There is great profile of the plans by the Idaho National Laboratory (INL) for the Next Generation Nuclear Plant (NGNP) at the Energy Central web portal. It reports that the people planning the future of nuclear energy measure time in decades and time is running short. Philip C. Hildebrandt, who is the director of the Next Generation Nuclear Project has the job to build a prototype nuclear reactor and he's only got until Sept. 30, 2021.
In 2005 Congress authorized the DOE, which funds the lab, to spend $1.25 billion on the prototype over the next eight years. However, funding hangs around at $30 million each year. Hildebrandt's team said it hoped to get three times as much, and the National Academy of Sciences, in a report released in October, expressed concern that among the several federally funded nuclear development programs, NextGen was under funded and couldn't finish on time.
In December 2007, Congress gave NextGen $100 million. The infusion "isn't enough to put us back on track for the end dates," Hildebrandt cautions, but "Congress came through to help. It's substantial and very important. We're better than we thought we were, but we're still behind."
Alberta and Idaho
While NGNP is chasing money, Idaho and the Alberta Research Council are chasing ideas. The two R&D agencies have held discussions about using process heat from nuclear reactors to help recover oil from the tar sands.
They're not the only one's interested in this idea. The South African PBMR project says they'd like to do a deal with Idaho along the same lines.
Overall, if ideas for using new nuclear energy technologies were sacks of potatoes, they'd be piled up pretty high. The problem is getting someone to pay for them.
Funding Challenges Ahead
There a plenty of challenges ahead. Congress will probably put the government on a continuing resolution due to the upcoming election. Assuming Democrats retain their majorities in both House and Senate, they're not going to let a lame duck session set the funding in December. This means it will be February 2009 before the 2008 appropriations bills are enacted.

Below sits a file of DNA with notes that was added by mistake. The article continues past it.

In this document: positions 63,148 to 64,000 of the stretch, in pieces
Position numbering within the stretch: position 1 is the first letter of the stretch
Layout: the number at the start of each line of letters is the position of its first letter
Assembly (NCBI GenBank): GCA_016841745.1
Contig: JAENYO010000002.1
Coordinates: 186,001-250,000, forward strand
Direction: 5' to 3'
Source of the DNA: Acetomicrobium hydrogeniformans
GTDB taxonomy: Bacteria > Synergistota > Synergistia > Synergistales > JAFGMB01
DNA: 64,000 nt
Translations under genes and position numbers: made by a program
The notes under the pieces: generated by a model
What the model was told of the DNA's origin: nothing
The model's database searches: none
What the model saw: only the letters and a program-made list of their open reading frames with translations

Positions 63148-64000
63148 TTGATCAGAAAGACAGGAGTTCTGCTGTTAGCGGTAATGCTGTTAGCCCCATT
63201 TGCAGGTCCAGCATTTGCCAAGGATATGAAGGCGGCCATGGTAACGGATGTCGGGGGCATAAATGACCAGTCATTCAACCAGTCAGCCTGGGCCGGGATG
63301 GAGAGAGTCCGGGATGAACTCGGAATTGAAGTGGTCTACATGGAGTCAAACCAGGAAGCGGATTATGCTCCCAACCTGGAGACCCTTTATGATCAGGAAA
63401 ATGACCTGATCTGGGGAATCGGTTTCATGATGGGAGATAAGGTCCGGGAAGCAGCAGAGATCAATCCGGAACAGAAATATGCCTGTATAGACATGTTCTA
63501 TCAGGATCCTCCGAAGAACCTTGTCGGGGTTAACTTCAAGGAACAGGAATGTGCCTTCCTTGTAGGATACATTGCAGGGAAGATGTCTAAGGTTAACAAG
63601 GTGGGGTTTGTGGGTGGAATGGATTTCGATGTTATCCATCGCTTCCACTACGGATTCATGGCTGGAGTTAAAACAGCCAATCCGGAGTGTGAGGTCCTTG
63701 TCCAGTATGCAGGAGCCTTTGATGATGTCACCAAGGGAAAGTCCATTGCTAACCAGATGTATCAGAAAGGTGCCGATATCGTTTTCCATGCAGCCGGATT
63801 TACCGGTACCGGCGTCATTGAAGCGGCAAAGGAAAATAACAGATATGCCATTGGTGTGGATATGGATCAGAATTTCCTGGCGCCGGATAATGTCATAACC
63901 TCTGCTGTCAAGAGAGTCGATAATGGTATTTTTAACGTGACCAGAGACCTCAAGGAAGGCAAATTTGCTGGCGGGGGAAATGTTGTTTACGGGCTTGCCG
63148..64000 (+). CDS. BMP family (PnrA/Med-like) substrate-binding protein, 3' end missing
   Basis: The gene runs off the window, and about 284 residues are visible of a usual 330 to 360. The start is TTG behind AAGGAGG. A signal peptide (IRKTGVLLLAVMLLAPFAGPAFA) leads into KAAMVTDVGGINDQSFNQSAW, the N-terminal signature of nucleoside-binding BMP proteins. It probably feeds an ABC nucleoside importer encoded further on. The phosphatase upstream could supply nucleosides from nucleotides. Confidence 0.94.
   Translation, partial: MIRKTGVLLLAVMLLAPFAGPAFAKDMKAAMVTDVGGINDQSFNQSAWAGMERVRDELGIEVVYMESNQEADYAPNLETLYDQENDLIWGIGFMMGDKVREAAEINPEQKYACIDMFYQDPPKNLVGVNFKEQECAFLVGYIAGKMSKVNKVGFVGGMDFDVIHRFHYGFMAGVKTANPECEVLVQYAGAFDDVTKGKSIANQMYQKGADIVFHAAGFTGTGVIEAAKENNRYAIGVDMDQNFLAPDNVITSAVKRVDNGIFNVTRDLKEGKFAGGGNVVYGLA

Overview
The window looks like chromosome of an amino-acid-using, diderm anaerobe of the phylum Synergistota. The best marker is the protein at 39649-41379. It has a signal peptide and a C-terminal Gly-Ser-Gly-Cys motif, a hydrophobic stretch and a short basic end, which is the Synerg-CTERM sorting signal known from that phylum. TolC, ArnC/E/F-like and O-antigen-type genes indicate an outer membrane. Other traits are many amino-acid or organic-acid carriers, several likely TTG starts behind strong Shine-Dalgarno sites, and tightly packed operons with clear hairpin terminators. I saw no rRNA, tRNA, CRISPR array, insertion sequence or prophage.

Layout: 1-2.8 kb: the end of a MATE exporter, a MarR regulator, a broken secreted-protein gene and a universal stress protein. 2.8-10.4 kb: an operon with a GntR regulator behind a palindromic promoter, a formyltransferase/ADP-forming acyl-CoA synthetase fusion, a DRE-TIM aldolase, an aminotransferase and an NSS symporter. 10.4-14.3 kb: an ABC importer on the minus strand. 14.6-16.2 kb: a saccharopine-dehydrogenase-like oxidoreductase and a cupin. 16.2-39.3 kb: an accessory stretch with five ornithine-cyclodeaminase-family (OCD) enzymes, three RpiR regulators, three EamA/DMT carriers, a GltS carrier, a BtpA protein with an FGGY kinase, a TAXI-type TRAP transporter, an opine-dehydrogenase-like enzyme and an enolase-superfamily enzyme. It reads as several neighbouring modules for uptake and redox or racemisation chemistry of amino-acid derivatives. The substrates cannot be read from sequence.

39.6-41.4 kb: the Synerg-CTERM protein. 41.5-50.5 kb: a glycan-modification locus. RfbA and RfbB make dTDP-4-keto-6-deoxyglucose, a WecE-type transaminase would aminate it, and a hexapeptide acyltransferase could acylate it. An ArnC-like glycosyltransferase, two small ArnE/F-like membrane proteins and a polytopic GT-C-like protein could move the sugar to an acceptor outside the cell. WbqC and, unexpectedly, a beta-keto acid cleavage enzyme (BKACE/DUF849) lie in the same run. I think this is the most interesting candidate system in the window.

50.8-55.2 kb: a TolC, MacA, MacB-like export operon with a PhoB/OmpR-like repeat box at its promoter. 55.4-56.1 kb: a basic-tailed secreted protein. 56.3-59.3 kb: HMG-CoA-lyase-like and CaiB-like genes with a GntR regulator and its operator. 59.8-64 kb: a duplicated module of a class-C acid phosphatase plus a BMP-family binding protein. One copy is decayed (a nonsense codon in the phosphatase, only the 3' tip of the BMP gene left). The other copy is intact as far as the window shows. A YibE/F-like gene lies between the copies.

For Idaho, with Sen. Larry Craig, a long-time advocate for nuclear programs, now politically out of the picture, the burden falls on Sen. Mike Crapo to bring support for NGNP. Crapo's staff told me in a telephone call last week the Senator is an advocate for the lab and will work to assume the leadership role on the Senate side. Over in the House Rep. Mike Simpson sits on the Appropriations Committee. Despite some shortfalls for NGNP, Idaho isn't out of the running just yet.
Update 04/10/08Platts reports that DOE plans to issue a request to industry for expressions of interest in building the Next Generation Nuclear Plant, Assistant Secretary for Nuclear Energy Dennis Spurgeon said this week.
The RFI will be the next-step in developing a cost-sharing arrangement to build the reactor, Spurgeon told the House Energy and Water Development Appropriations Subcommittee.
DOE plans to work with industry to build a demonstration high-temperature reactor at the Idaho National Laboratory (INL) that will begin operating by 2018. The prototype plant is expected to both generate electricity and produce hydrogen.
See prior coverage on this blog NGNP Costs higher than expected
That should be no surprise to anyone as we are talking about a demonstration nuclear plant.
The INL's home page at which it explains its work on NGNP is a good place to start if you are interested in the range of emerging reactor technologies associated with the program. Note that the lab recently upgraded its portal software for its external web site so some prior links on this blog may no longer work. Let me know in a comment if you find any.
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See related coverage on this blog "How will INL build NGNP"
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